Trade at the Summit

July 15, 1991

If Soviet president Mikhail S.Gorbachhev were not a dominating presence at the Group of Seven economic summit in London this week, a very perky ghost would be spooking the leaders of the world's most powerful industrial democracies.

The ghost would be the communique most of these same summiteers issued at Houston a year ago vowing to personally "make the difficult political decisions" and assign the "highest priority" to completion of a new world trade agreement before the end of 1990.

As it happened, they did no such thing. Negotiations under the General Agreement on Tariffs and Trade failed dismally last December as lower-ranking bureaucrats received neither the authority nor the goading from on high necessary to liberalize and open up world trade. Since then, the whole exercise has been one long squabble.

What has this got to do with the overriding question of reforming and rescuing the Soviet economy? Jerry Jasinowski, president of the National Association of Manufacturers, says "the best thing the London summit could do for the Soviet Union would be to get the GATT Round going again." Direct Western financial help from the West, he believes, may not be as helpful "as a stable international economic environment in which the Soviets can earn their way."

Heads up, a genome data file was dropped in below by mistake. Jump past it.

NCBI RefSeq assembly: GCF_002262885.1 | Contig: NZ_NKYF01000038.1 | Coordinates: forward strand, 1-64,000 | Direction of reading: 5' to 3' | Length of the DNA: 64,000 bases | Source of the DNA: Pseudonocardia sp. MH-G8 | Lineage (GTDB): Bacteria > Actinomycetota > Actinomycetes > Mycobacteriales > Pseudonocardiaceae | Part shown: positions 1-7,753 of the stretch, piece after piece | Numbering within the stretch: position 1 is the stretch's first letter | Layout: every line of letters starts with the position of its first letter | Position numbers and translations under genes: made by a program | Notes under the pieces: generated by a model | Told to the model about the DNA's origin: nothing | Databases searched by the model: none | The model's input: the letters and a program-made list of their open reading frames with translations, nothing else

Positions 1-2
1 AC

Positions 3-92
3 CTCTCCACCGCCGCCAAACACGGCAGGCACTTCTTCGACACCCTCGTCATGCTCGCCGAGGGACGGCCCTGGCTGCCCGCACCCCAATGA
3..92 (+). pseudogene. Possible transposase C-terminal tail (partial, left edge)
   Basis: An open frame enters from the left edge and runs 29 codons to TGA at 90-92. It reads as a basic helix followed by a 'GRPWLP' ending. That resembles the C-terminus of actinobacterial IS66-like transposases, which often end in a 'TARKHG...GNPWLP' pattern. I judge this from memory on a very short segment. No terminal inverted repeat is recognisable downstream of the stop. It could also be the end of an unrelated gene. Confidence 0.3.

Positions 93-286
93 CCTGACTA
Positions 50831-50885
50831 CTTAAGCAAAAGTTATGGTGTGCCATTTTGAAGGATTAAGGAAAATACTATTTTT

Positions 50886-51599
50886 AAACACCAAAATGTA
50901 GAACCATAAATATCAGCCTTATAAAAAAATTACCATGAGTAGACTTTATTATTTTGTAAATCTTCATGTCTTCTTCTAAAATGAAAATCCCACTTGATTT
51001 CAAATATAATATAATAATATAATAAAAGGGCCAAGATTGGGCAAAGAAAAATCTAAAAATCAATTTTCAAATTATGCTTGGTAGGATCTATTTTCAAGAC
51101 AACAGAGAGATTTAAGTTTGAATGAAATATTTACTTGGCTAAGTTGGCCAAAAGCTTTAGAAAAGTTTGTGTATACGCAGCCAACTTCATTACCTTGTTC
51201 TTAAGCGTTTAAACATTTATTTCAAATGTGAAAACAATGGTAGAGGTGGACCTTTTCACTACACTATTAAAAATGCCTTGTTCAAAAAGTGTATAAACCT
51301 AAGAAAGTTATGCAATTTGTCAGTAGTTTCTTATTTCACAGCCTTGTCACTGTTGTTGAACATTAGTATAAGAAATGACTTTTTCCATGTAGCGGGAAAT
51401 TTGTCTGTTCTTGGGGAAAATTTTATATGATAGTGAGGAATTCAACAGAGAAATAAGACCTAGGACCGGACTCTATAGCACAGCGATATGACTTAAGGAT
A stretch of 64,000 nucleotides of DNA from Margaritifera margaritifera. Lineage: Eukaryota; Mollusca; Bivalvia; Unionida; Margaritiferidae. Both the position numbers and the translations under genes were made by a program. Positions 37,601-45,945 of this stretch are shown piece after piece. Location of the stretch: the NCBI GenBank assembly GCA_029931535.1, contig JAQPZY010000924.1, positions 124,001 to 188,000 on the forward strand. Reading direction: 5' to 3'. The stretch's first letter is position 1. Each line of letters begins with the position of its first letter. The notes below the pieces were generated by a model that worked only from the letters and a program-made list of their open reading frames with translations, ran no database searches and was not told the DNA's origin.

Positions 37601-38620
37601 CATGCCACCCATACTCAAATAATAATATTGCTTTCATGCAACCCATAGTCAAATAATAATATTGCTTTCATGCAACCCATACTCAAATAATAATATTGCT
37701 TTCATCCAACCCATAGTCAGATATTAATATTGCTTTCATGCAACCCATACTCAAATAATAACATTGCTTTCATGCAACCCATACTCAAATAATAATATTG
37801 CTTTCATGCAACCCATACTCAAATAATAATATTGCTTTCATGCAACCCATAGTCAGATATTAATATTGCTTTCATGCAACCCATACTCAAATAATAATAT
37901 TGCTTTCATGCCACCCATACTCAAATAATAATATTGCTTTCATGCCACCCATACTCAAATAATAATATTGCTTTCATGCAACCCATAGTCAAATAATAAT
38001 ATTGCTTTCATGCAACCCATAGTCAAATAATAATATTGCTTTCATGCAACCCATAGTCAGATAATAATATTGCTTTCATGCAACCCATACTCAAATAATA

Alas, no such environment exists. With most major economies in recession or in the doldrums, the political conditions for bold trade initiatives are, if anything, worse than they were 12 months ago in Houston. The key to a breakthrough would be an accord between the United States and the European Community to lower insanely high European farm subsidies that lead to massive dumping and barriers to competitively priced imports. President Reagan once demanded the elimination of all agricultural trade barriers by the end of the century. President Bush would probably be willing to settle for half a loaf if the other important elements of the GATT package could be rescued.

A package approach is necessary. Unless agricultural trade is freed up, big farm export nations would find minimal incentives in a new GATT pact. Unless textiles can find open markets, Third World states would lose interest. Without patent and copyright protection, new rules for service industries and arrangements to promote the free flow of capital, neither the U.S. nor its European adversaries on farm policy would be fully satisfied.

So one of the prime tasks of the London summit is to redeem the discredited pledge of the Houston summit. High-sounding rhetoric will no longer suffice. Western leaders will have to set specific deadlines, establish achievable guidelines and unmistakably tie the fate of the world economy (Moscow, take note) to the fate of the world trading system.

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